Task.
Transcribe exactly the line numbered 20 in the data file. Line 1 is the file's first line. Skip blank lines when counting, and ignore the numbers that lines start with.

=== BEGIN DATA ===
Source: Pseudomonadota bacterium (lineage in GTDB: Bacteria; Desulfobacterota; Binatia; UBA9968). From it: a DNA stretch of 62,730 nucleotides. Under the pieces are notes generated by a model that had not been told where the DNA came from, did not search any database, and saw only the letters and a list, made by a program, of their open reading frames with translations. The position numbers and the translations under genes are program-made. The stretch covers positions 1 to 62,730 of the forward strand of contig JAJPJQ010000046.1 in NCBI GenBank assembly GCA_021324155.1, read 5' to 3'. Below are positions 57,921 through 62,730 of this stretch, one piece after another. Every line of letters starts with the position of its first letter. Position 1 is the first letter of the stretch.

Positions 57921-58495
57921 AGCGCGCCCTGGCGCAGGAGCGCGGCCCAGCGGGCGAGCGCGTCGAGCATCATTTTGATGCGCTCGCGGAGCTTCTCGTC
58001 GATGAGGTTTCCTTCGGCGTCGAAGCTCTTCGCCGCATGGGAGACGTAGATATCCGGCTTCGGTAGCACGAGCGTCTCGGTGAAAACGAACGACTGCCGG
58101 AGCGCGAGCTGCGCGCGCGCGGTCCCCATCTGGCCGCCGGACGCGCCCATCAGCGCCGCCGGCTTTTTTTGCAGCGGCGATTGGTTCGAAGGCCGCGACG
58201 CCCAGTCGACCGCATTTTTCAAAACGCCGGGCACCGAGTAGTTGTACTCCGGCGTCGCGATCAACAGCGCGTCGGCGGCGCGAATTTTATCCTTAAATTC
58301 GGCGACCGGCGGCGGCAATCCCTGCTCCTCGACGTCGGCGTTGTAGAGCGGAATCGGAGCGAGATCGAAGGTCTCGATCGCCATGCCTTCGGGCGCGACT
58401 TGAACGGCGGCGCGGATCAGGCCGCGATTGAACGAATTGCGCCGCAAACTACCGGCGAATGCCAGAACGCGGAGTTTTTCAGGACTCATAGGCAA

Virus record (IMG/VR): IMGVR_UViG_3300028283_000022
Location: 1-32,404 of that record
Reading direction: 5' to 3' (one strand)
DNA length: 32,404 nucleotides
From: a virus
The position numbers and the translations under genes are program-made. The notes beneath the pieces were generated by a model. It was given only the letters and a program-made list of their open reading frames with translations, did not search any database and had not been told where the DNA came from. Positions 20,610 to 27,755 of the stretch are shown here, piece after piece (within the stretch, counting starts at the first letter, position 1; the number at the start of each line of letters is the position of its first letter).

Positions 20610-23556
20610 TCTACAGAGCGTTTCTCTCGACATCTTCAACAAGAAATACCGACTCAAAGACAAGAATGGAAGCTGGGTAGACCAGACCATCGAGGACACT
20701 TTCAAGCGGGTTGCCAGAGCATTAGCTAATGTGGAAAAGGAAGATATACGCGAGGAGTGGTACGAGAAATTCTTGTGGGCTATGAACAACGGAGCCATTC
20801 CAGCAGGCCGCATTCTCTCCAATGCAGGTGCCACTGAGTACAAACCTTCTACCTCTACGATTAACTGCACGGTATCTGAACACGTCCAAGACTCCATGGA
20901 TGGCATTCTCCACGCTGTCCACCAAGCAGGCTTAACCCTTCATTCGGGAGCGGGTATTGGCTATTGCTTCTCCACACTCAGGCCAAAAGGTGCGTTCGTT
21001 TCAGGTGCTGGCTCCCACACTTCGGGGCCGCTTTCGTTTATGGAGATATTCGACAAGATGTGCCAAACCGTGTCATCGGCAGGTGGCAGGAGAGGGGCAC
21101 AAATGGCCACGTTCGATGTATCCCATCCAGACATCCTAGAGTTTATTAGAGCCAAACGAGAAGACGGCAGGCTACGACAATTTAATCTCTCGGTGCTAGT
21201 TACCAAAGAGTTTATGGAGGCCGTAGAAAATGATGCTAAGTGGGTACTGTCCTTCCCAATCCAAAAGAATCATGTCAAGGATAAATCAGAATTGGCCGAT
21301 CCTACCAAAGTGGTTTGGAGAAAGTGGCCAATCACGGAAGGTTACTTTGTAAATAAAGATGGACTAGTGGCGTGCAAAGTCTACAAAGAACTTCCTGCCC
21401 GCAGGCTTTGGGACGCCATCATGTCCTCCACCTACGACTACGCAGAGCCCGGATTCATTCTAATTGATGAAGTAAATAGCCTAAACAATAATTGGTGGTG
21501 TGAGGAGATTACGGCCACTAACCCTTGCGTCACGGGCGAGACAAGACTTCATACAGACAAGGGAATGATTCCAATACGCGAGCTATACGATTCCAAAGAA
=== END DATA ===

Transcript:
21001 TCAGGTGCTGGCTCCCACACTTCGGGGCCGCTTTCGTTTATGGAGATATTCGACAAGATGTGCCAAACCGTGTCATCGGCAGGTGGCAGGAGAGGGGCAC